MARTIN (pronounced mar-TEEN) URBACH is a Latinx Immigrant, educator, drummer/percussionist, activist, and youth organizer. His work is based on facilitating brave spaces for youth to fall in love with music and promoting social justice through music making. He holds a B.A. in Jazz Performance from the University of New Orleans, an M.A. in Jazz Arts from the Manhattan School of Music, an Advanced Certificate in Music Education from Brooklyn College, and is a Doctoral candidate in Music Education at Teachers College at Columbia University. He teaches music and coordinates a restorative justice program at Harvest Collegiate High School in New York City. Martin presents on the intersections of social justice activism, music technology, music education and youth development. His community music group, “Liberation Drum Circles," engages youth in co-facilitating workshops for teaching and learning topics of oppression and liberation through the setting of a drum circle and by problematizing, researching and organizing to create meaningful change in their communities.
KEVIN SUNG CHO teaches elementary music and private percussion lessons in Richardson Independent School District. He earned his Associate of Arts at Bucks Country Community College, B.M at West Chester University of Pennsylvania, and his M.M in percussion performance and music education at Southern Methodist University. Kevin has completed his Orff Schulwerk Certification and is an officer in the North Texas AOSA. He has presented locally on creative approaches to rhythm and melody in the music classroom and has studied abroad in Bali, Indonesia and at the Conservatorio de Musica de Puerto Rico. His research interests include: The influence of Asian cultural music and its impact on westernized music throughout history, world music and its importance in the elementary classroom, and classroom management using the traditional practices of other cultures.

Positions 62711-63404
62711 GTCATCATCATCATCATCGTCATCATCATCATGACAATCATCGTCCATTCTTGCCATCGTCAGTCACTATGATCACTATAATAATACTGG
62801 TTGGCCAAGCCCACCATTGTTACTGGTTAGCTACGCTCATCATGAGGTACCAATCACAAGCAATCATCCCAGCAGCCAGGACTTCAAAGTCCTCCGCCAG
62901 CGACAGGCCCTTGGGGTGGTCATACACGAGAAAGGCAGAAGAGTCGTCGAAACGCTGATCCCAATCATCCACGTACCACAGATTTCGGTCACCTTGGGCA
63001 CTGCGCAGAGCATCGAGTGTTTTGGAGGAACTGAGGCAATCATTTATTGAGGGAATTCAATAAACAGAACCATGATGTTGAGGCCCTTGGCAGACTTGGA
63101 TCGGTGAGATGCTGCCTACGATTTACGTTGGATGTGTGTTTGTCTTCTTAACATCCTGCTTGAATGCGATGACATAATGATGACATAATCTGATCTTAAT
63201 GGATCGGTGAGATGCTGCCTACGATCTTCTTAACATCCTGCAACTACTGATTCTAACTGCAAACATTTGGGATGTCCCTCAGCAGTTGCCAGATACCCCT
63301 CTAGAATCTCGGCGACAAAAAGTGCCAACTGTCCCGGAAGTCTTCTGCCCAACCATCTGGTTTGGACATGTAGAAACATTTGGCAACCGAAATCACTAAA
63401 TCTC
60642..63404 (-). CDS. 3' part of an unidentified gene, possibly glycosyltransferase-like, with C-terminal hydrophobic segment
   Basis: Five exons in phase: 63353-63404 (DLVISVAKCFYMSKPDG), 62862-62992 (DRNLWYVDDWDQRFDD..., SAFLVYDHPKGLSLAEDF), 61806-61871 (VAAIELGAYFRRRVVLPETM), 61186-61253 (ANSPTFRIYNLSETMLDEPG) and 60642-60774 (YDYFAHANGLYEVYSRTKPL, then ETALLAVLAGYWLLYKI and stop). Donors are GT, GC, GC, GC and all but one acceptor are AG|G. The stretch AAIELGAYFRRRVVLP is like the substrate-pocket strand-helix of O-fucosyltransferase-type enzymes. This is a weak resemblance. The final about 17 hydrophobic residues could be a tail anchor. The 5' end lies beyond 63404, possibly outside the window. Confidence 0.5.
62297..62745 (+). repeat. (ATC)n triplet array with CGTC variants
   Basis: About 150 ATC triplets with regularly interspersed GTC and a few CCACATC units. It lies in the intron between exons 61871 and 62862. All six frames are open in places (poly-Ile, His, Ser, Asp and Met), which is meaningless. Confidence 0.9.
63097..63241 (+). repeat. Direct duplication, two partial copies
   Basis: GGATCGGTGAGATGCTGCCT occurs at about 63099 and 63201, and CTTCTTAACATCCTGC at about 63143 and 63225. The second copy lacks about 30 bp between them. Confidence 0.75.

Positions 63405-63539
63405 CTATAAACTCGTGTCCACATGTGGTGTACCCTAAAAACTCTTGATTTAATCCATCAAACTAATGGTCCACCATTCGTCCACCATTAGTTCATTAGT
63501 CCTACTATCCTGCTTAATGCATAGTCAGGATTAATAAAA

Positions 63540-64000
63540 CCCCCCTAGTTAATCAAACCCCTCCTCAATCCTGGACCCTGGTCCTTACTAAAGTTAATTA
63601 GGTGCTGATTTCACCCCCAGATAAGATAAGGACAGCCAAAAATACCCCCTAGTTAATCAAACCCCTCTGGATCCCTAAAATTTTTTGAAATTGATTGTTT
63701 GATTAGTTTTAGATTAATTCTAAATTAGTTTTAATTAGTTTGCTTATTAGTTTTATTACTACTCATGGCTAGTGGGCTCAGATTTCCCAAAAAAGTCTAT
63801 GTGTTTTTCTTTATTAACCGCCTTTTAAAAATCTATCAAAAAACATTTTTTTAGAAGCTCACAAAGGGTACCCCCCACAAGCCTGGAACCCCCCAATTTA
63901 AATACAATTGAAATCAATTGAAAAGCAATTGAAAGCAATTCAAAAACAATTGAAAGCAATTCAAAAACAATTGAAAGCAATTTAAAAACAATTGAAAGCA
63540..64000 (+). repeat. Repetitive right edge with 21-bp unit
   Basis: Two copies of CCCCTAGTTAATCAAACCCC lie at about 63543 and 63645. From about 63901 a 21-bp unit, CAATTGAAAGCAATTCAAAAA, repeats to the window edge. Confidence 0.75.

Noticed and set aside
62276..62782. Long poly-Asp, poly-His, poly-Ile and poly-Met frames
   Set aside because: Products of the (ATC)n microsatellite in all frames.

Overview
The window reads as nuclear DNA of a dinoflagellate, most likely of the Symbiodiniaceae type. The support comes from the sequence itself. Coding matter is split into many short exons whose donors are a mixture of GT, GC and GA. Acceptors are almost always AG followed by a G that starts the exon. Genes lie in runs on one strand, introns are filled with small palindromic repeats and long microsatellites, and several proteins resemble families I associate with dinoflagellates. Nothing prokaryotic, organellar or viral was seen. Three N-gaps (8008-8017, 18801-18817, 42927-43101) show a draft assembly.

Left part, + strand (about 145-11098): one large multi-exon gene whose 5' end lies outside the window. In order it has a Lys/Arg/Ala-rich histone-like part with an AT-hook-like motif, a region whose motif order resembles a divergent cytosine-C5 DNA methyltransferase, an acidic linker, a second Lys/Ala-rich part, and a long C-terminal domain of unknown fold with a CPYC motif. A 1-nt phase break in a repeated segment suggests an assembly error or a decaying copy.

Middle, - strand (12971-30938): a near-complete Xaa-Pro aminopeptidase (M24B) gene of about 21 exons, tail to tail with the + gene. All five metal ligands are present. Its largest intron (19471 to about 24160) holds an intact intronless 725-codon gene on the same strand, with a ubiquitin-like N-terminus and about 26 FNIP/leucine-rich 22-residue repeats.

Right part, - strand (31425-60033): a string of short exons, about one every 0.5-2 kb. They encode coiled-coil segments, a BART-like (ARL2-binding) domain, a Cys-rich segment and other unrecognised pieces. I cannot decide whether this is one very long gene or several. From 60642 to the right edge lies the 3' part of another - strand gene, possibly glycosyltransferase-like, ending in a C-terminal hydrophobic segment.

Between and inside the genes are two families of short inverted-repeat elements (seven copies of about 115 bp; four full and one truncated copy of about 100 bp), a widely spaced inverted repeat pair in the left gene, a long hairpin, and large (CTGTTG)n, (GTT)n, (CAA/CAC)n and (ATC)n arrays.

ELISA RANGEL is an Elementary Music Educator for the Fort Worth Independent School District. She earned her Bachelor of Music Education at The University of Texas at Arlington. She holds her Orff Schulwerk certification and has completed Kodaly I level. Elisa is currently a part of the elementary music curriculum writing team for Fort Worth ISD and was an Assistant Director of the Fort Worth Children’s Honor Choir for 2 years. Rangel seeks to shed light on the Latino culture and promote the recognition of Latino culture in the education field and American society as a whole.
ANDREW ELLINGSEN teaches elementary music and works as an instructional coach in Decorah, IA. He earned his B.A. at Luther College and his M.A.M.E. at the University of St. Thomas with a dual concentration in Kodály and Orff Schulwerk. Ellingsen teaches movement in the Orff courses at the University of St. Thomas in St. Paul, MN and Southern Methodist University in Dallas, TX, and has presented at both the Organization of American Kodály Educators and the American Orff Schulwerk Association national conferences. He is currently serving on the OAKE Inclusion and Diversity Committee and the Decorah Human Rights Commission. Ellingsen believes teachers should be lifelong learners and address our blind spots in order to continually make the classroom a more inclusive place.